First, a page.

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Home Blog Small Space Flower Farming–Part II
April 22nd 2015

Small Space Flower Farming–Part II

Written by
Floret

In yesterday’s post on small space flower farming, I talked about the fact that you don’t need large tracts of land in order to have a flower farm or decent-sized cutting garden.  If you missed my post about Sarah Nixon’s vibrant farmer-florist business that is spread across nine urban backyards in Toronto, then you’ll definitely want to hop over and catch up on her innovative business model.  Today, I’m going to share a little bit about a couple other enterprising farmer-florist businesses who have each converted abandoned urban lots surrounded by a sea of blacktop and brick into beautiful, verdant oases overflowing with seasonal flowers.

First up is Erica Maust and Andrew Olson who own and operate Chicory Florals in Philadelphia.  They currently grow on half an acre, split between two sites, one of which is a 1/4 acre vacant lot that until recently had rowhouses.
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That meant that that they found a mix of brick and concrete rubble a few inches beneath the surface, requiring them to do a fair amount of work to amend the soil, such as haul in 30 yards of compost, in order for it to support intensive plantings of flowers.   They have drip irrigation setup for the six 110-foot beds that they connect to their only water source: a nearby fire hydrant.

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“One of the things we’ve enjoyed the most about growing in this particular space is that it’s in a pretty densely populated neighborhood, so we’ve met a lot of residents, and the local kids often come spend time with us after school in the afternoons or in the summer, so we’re able to talk with them about growing flowers and food,” Erica shared.  “We didn’t fence the area or put up anything to protect the field, and have yet to deal with any vandalism on site. The community has really embraced the space, and that’s been one of the most rewarding aspects of growing in an urban environment.”

 

chicory_lookbook (26 of 60)Erica and Andrew utilize the flowers grown on their urban lot for their full service event design studio. Their designs are described as “wild and romantic, unconventional and unexpected” and because they are able to grow their own unique flowers and foliage for their designs, their designs include materials not found in designs by most traditional brick-and-mortar florist shops.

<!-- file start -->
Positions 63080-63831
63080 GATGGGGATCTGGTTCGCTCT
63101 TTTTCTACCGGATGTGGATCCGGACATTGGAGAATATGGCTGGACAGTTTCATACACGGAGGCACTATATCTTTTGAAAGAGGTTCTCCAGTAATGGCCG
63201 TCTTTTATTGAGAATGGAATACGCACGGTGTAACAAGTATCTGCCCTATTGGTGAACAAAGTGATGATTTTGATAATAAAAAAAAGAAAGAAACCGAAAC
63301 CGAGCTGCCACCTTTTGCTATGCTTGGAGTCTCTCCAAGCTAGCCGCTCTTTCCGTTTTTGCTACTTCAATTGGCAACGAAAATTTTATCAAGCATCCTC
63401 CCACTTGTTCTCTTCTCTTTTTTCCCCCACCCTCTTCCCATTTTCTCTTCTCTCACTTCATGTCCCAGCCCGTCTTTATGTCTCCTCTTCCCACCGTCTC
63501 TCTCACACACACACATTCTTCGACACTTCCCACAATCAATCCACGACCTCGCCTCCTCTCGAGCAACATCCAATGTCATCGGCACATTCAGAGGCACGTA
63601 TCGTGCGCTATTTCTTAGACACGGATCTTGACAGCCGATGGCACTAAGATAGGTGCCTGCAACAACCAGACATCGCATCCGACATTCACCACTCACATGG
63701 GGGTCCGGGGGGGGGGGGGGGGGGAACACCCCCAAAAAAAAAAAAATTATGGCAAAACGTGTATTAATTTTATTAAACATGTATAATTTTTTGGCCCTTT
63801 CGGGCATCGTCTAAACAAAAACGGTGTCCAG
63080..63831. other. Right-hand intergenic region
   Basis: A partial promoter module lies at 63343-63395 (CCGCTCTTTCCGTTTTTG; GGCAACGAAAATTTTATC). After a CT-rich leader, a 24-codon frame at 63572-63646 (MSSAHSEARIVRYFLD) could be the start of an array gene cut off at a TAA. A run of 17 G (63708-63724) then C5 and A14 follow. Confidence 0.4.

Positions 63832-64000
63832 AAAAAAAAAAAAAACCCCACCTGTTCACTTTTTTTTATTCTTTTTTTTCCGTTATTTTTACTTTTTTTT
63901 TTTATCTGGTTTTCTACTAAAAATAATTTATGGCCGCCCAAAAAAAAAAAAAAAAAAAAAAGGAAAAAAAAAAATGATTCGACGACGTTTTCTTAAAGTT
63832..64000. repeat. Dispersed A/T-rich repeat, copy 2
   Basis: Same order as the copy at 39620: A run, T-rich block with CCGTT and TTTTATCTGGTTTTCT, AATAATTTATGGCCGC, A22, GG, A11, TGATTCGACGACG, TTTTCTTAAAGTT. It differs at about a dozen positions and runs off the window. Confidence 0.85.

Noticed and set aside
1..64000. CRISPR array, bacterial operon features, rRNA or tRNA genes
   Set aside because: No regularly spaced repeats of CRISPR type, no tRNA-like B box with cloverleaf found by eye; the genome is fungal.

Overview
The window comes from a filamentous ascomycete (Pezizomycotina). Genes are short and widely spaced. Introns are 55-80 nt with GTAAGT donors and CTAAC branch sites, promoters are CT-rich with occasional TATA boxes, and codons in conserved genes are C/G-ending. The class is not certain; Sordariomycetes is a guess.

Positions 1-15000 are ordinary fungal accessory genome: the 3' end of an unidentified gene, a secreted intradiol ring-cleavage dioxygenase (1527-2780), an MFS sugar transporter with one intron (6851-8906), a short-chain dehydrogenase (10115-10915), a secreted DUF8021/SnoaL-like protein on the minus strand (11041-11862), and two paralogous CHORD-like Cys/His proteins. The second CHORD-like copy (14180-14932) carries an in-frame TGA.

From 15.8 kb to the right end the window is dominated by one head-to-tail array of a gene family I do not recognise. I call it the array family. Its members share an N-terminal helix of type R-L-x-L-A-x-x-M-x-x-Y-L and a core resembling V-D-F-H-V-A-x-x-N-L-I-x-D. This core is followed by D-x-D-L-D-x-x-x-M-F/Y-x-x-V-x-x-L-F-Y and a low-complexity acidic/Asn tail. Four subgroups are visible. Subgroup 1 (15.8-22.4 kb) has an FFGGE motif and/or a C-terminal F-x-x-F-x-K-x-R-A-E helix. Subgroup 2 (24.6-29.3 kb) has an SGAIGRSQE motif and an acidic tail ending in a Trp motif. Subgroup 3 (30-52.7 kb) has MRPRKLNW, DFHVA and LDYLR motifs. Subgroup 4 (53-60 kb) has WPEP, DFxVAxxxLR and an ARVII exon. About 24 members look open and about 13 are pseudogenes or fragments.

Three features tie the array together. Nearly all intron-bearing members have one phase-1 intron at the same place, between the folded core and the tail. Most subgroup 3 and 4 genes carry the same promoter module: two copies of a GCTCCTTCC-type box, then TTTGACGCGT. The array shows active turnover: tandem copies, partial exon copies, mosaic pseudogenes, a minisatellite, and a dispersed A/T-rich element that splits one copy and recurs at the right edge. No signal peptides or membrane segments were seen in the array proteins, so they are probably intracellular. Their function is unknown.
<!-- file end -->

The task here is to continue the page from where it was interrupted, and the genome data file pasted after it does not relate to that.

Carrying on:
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Utilizing a similar approach in New Orleans is Pistil and Stamen, an urban flower farm and design studio that grows flowers on approximate 1/4 of an acre which is spread across three different lots, each with different lease/rental agreements, in two different neighborhoods in New Orleans.

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Co-owned and operated by Denise Richter and Megan McHugh.  Richter moved to NOLA to help in post-Katrina relief efforts, specifically the Edible Schoolyard program.

IMG_2597One of Pistil and Stamen’s lots is part of a new market that will feature all local produce and products. Outside the market’s new building are 2,000 sq ft of raised beds that they that we are designing and building out as an 100% edible cutting garden. The pair is busy planning their plantings of roses, black berries, kumquat and olive trees, as well as numerous perennial and annual herbs and medicinals, along with more traditional edible flowers.

A second plot houses the pair’s studio and cutting garden.  Pistil and Stamen rents the land from a young couple who are leasing the rest of the property.  They all share the lot which features a super cute silver trailer studio, cooler, and 3,000 sq ft cutting garden where they planted fall bulbs, snaps, and other cool season flowers last fall.

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Across town, another urban flower farm has also–literally–put down roots.  Megan Webbekin left her government job to pursue her dream of farming  and founded NOLA Tilth on approximately one acre of rented land in New Orleans East.  Fishing once sustained this community but the dual disasters of Hurricane Katrina–which destroyed most of their fishing boats–and then by the BP oil spill–that ruined their primary fishing grounds–left the community reeling.  Flowers and herbs from NOLA Tilth are now a small part of the ongoing recovery efforts of this area.

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Rising interest in urban flower farming led to the creation of the New Orleans Flower Growers Association–a small group of urban flower farmers including Webbeking, McHugh, Richter and others who grow seasonal flowers in the Crescent City.  The  group shares seed and plant orders, helps to supply one another with flowers for big events and otherwise supports one another in their urban flower farming ventures.

Their group sounds so fun, doesn’t it? Their association illustrates what a warm, giving, supportive and vibrant community exists as part of the Seasonal Flower Movement.

Looking for more urban flower farm inspiration?  Here are a few other examples from across the country.

Detroit:  Fresh Cut Detroit

Baltimore: Butterbee Farm

L.A.:  Silver Lake Farms  NOTE: Tara Kolla, founder of Silver Lake Farms was also featured in the “Flower Power” article on farmer-florists and the Seasonal Flower Movement in the most recent issue of Rodale’s Organic Life magazine (formerly Organic Gardening)–be sure to pick up a copy if you haven’t already!

Philadelphia:  Love n’ Fresh Flowers

Pittsburg:  Green Sinner

Portland: Sunblossom Farm

St. Louis:  Urban Buds